Psychocandy and Vertigo: An Interview with Jóhann Jóhannsson

Posted by on February 5, 2015


Jóhann Jóhannsson has built a staggering body of work that lends itself a certain freedom that many other modern classical composers are either too “academic” or “dry” to achieve. Through film scores, music for stage work, and albums on various experimentally-minded labels (such as Touch, FatCat, and 4AD), Jóhannsson creates massive but delicate pieces that are as grandiose as they are subtle. Johannson’s latest film score for The Theory of Everything (available now via Back Lot Music), James Marsh’s historical biopic starring Eddie Redmayne as Stephen Hawking, is a sprawling and flourished work of uplifting sorrow, perfectly capturing the best qualities of the Icelandic composer’s ample hand. I caught up with Johannson a mere handful of days before receiving the Golden Globe award for Best Original Score for The Theory of Everything to chat about his earliest musical obsessions, balancing composing for film/stage/TV, and a few of his dream collaborations.

What was the first piece of music you became obsessed with? And also, the first film score you became obsessed with?
I think it may well have been the Jesus and Mary Chain’s Psychocandy. The album had a huge effect on me – I was 16 years old when it came out and I remember listening to it many times every day for weeks. I eventually formed a band which was very influenced by the album, recording demos on a reel-to-reel four track overdubbing layers and layers of minimal guitar noise.

In terms of soundtracks, I think it was really Bernard Herrmann who first made me realize the potential of film music. One of the first film scores I really got into was his score for Vertigo. I loved the film and I obsessively studied and analyzed the score, the structure, orchestration and the harmony he was using.

Your early albums were issued by Touch, and later works with 4AD and Fat Cat, which both have ties with the experimental music world but not so much as Touch. What was different with working with these labels? Also, did you feel a difference in reception to you work issued by each label?
The difference is not really huge, except that 4AD gave me the funds I needed to record my first orchestral albums, IBM 1401, a User’s Manual and Fordlandia. I would not have been able to record those albums with Touch, so the move to 4AD was a necessity to be able to realize those projects. I’m still in contact with Touch and I have a film score collaboration with BJ Nilsen coming out on their sister label, Ash International very soon. Fat Cat are amazing curators of music and I loved working with them. I’m not sure about the reception, I don’t really read reviews or think about them too much, so I can’t really answer that.

How do you balance composing film/TV/stage work with your more album-oriented work?
It’s a challenge, as the film score work keeps coming and I do love scoring films. But I also have a lot of my own projects that I want to do so I try to carve out space in my schedule for the album-oriented work. It’s been quiet on that front for a while, but there are quite a few new projects of mine that will see the light of day next year and the year after that.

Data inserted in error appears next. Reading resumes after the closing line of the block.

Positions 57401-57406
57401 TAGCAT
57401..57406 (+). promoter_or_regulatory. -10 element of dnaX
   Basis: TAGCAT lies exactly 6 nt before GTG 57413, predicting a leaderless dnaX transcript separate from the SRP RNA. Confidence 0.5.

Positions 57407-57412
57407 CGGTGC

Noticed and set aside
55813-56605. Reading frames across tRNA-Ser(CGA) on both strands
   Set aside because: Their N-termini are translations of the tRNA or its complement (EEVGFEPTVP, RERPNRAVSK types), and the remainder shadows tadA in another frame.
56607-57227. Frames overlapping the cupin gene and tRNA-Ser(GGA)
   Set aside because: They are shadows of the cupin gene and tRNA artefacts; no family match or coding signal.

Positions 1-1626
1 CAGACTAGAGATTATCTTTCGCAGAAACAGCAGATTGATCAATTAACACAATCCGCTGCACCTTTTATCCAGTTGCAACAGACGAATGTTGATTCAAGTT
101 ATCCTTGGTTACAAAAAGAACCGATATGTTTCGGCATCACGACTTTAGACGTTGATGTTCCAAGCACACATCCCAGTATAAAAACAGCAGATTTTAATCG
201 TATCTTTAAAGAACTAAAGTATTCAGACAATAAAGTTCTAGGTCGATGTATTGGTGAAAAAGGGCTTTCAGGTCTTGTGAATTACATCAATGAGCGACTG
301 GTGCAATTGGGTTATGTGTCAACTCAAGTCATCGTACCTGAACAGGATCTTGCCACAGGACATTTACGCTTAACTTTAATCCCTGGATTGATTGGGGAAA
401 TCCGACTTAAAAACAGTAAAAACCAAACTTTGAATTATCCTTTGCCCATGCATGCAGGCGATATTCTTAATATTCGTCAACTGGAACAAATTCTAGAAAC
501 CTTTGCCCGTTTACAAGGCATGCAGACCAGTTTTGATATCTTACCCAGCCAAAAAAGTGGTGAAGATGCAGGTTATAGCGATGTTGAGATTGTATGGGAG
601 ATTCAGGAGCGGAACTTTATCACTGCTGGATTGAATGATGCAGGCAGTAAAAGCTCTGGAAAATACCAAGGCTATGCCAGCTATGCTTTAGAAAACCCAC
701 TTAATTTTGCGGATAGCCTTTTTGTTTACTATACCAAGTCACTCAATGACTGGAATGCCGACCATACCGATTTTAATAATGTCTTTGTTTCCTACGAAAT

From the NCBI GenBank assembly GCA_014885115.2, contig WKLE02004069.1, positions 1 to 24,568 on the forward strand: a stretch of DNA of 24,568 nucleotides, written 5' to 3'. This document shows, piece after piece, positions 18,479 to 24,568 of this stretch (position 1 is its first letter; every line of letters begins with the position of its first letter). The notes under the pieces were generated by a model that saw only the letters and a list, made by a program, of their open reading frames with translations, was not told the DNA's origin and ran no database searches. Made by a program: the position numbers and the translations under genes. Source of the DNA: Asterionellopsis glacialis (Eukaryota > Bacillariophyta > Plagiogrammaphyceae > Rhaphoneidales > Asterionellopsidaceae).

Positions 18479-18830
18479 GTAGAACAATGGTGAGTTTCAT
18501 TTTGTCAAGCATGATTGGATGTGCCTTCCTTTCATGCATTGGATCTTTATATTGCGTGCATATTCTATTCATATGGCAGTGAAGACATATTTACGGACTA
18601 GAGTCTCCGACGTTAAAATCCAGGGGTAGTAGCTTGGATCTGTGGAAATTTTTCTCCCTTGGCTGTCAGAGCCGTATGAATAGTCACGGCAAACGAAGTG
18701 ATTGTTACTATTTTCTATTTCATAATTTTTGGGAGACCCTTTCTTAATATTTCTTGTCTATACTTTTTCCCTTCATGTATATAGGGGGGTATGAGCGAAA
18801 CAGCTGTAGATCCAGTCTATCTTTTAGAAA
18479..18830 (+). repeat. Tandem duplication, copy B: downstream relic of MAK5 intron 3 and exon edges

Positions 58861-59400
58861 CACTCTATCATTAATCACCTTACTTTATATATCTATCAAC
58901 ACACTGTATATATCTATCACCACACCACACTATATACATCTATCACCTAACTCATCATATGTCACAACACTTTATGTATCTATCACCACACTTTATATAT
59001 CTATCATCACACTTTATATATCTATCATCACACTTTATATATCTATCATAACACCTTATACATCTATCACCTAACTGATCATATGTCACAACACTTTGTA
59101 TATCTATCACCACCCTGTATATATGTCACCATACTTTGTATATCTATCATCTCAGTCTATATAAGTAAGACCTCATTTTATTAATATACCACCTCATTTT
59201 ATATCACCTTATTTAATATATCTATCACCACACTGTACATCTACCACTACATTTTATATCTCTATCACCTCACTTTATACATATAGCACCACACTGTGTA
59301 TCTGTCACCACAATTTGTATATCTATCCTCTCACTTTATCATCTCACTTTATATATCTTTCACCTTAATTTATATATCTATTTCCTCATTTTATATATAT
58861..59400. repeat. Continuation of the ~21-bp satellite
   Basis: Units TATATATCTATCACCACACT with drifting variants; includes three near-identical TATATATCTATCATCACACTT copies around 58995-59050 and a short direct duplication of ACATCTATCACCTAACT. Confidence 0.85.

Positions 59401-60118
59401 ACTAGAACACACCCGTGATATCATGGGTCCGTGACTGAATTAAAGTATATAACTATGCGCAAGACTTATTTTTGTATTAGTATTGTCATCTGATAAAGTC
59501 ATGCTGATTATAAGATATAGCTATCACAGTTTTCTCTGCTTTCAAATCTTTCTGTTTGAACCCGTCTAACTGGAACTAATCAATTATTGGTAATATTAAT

How do your film projects fall into place? And how many projects do you accept or reject?
Usually the filmmakers get in touch with me or my agent. It’s quite common that they have come across my solo albums and subsequently make contact. I try to pick projects that combine a great script and solid concept with a great director who has a strong vision. You never know how a film will turn out, but if those things are in place, chances are the project will work. I’m trying to even things out at around 2 films a year, maximum, so I have time to focus on my own work as well. Unfortunately I have to turn down many excellent projects, because there simply isn’t enough time.

How much does the film subject matter affect the projects you take on, and subsequent writing and recording process?
I think the central idea or concept of the film is very important – it has to resonate with me somehow, otherwise it won’t work out. Every film is different and has different requirements. The trick is to find projects where you can keep your individuality as a composer and maintain your voice within the collaborative process of filmmaking.

Are there any film directors you’d like to work with in the future?
I’ve been lucky enough to work with very good directors so far and I’d love to be able to continue doing that. If I had to name some names, I’d say Wong Kar-wai, Ang Lee, Bela Tarr, Philippe Grandrieux, Jonathan Glazer, Lars Von Trier, Joshua Oppenheimer, David Fincher, Shane Carruthers, Fred Kelemen, Tomas Alfredson to mention a few off the top of my head.

Depending on the score or album, your use of electronics varies greatly. Can you define when you do/don’t source electronics for a project?
I think many of my works combine electronic and acoustic sounds and sometimes the electronics are quite transparent, so you don’t really hear them as electronic or processed, even though they are. So appearances can be deceiving. Theory of Everything is one of my most acoustic works, most of that score is just an orchestra playing in a studio, with few or no overdubs. I also recently wrote a film score with Theatre of Voices which was written for just 4 singers and nothing else. But it all depends on the nature of the project, there are no rules, really.

How do you view the state of modern classical music, outside of film score composers?<
I think there are some amazing composers around today and some of the younger ones are doing some great work, like Caroline Shaw, Anna Thorvaldsdottir, Nico Muhly, Richard Parry etc. The new music world is getting less insular and more open and there is less resistance to ideas that cross borders between genres and art forms, which I think is a very positive development.